I had said so much about my marksmanship with a rifle, that one day I was sent for by the colonel. He said he had heard I was a crack shot with the rifle, and I admitted that I was a pretty good shot. He asked me if I could hit a man's eye every time at ten paces. I told him I was almost sure I could. He said he had a duty that must be performed by some man that was an excellent shot, and I might report at once with forty rounds of ammunition. I don't know when I had been any more startled than I was at the colonel's questions, and his manner. Could it be that he had some secret expedition of murder that he wanted to send me on. I had never deliberately aimed at a man's eye, and if there was anybody to be killed I would be no hand to do it in cold blood. It seemed as though I had rather give anything than to kill a man, but that was evidently the business the colonel had in his mind. Was it a lot of prisoners that were to be killed in retaliation for some of our men who had been treated badly by the enemy. I reported shortly, with my carbine and forty cartridges, and the colonel told me to go to a certain place on the bank of the river, a mile away, and report to the chaplain, who would be there to see that everything was done properly. Then when I started off I heard the colonel say to the adjutant that there were about forty to be killed, and while it seemed cruel, it had to be done, and he hoped they would suffer as little as possible. If I could have had my way, I wouldn't have gone a step. I reflected on the pained look on the colonel's face, and wondered why I was picked out for all these sad events, but I thought if the chaplain was there everything would be all right. Arriving at the placed I found the chaplain sitting on a stump, on a big bluff overlooking the river. He sighed as I came up and said:

"Death is always a sad thing."

I told him that no one appreciated it more than I did, and I sighed also.

"But," said he, as he took a chew of navy plug tobacco, "when death is necessary, we should make it as painless as possible, I have been studying this matter over a good deal, and trying to figure out how to make the death the least painful to these poor victims, and it has occurred to me that if we place them on the edge of the precipice, and you shoot them through the brain, while at the same time I push them, they will fall down a hundred feet into the river, and if they are not killed instantly by having the brain blown out, they will certainly drown. How does that strike you?"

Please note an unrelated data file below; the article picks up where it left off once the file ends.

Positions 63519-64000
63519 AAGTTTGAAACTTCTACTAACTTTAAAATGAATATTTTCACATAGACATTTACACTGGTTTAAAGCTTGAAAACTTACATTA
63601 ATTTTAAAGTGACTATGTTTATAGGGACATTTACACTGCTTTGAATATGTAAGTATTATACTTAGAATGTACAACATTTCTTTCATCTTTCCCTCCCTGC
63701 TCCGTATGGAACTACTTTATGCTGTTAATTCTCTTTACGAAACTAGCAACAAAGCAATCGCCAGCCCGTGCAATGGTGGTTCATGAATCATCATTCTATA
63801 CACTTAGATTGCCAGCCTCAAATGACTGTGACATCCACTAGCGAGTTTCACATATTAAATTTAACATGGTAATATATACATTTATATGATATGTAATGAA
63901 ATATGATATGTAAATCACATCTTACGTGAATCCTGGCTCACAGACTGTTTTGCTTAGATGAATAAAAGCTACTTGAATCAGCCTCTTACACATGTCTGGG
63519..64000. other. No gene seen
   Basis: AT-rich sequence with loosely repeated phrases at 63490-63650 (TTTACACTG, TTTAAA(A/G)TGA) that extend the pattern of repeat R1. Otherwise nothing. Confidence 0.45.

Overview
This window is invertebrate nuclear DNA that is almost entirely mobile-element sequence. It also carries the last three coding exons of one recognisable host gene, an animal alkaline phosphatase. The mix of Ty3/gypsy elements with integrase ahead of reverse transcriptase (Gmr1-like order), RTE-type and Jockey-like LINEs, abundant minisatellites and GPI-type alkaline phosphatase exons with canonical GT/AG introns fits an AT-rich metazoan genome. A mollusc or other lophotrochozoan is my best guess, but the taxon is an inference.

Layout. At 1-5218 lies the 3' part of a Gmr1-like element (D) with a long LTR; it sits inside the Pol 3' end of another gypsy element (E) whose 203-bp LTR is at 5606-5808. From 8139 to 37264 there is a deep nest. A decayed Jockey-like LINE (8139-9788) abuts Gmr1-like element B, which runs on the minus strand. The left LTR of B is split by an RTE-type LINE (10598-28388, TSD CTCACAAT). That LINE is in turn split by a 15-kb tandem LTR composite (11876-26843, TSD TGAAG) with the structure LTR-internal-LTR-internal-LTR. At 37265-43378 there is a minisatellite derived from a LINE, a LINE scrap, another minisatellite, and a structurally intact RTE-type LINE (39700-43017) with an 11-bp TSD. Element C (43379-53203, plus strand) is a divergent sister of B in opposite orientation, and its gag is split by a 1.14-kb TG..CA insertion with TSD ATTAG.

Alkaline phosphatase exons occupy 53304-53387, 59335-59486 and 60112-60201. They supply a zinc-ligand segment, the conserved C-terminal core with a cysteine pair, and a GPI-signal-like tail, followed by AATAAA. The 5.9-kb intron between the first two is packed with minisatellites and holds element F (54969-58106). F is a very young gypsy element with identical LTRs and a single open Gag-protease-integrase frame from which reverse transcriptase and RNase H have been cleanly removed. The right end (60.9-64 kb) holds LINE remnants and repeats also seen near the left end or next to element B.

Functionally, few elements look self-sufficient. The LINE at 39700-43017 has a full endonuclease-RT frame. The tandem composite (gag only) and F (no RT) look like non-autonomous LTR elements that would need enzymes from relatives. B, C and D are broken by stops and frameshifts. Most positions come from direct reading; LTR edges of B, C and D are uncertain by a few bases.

I thought the chaplain was about the most heartless cuss I ever heard talk about killing people, but I said that seemed to me to be the best way, but a cold chill went over me as I thought of shooting anybody through the head and the chaplain pushing him down the cliff into the water. I was just going to ask him what the men had done, when he said:

"Ah, there they come."

I looked, and a lot of colored men were leading about forty old back-number horses and mules, afflicted with glanders and other diseases.

"Are the niggers to be killed?" I asked.

"Naw," said the chaplain. "The horses and mules."

I was never so relieved in all my life as I was when I found that my excellent marksmanship was to be expended on animals instead of human beings. But I did feel hurt, the idea of a brevet officer, a man qualified to do deeds of daring, being detailed one day to drive mules and the next-to shoot sick horses. But I decided to do whatever I had to do, well, and so preparations were made for the executions. The glandered horses were brought out first, and then the ones with sore backs. Many of them were first-rate horses, their only fault being sores made from the saddles, and as it would take months to cure them up, and as the army was going to move soon, it had been decided to kill them rather than leave them to fall into the enemy's hands, or take them along to be cured on the march. I shot about a dozen glandered horses, that being the largest game I had ever killed, and the bodies fell down into the river. Then there was a mule that was ugly, and it occurred to me I would have some fun with the chaplain.